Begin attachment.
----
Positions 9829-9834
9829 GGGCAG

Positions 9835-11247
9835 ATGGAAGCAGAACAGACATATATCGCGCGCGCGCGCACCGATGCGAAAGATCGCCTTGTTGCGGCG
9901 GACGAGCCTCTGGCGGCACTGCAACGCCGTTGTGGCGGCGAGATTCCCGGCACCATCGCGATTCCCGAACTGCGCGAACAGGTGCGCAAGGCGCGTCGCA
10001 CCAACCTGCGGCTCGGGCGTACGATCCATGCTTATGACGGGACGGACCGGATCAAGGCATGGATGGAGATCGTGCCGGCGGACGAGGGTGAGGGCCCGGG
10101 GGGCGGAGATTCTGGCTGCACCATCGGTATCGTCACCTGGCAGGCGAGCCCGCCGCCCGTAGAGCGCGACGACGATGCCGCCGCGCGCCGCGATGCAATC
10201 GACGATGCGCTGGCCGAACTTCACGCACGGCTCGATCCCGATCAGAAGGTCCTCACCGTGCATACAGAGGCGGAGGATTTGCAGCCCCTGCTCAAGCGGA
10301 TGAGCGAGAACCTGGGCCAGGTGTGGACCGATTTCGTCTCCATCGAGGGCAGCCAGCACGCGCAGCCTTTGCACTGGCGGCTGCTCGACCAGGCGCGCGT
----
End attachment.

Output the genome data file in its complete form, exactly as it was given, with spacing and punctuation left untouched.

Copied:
Positions 9829-9834
9829 GGGCAG

Positions 9835-11247
9835 ATGGAAGCAGAACAGACATATATCGCGCGCGCGCGCACCGATGCGAAAGATCGCCTTGTTGCGGCG
9901 GACGAGCCTCTGGCGGCACTGCAACGCCGTTGTGGCGGCGAGATTCCCGGCACCATCGCGATTCCCGAACTGCGCGAACAGGTGCGCAAGGCGCGTCGCA
10001 CCAACCTGCGGCTCGGGCGTACGATCCATGCTTATGACGGGACGGACCGGATCAAGGCATGGATGGAGATCGTGCCGGCGGACGAGGGTGAGGGCCCGGG
10101 GGGCGGAGATTCTGGCTGCACCATCGGTATCGTCACCTGGCAGGCGAGCCCGCCGCCCGTAGAGCGCGACGACGATGCCGCCGCGCGCCGCGATGCAATC
10201 GACGATGCGCTGGCCGAACTTCACGCACGGCTCGATCCCGATCAGAAGGTCCTCACCGTGCATACAGAGGCGGAGGATTTGCAGCCCCTGCTCAAGCGGA
10301 TGAGCGAGAACCTGGGCCAGGTGTGGACCGATTTCGTCTCCATCGAGGGCAGCCAGCACGCGCAGCCTTTGCACTGGCGGCTGCTCGACCAGGCGCGCGT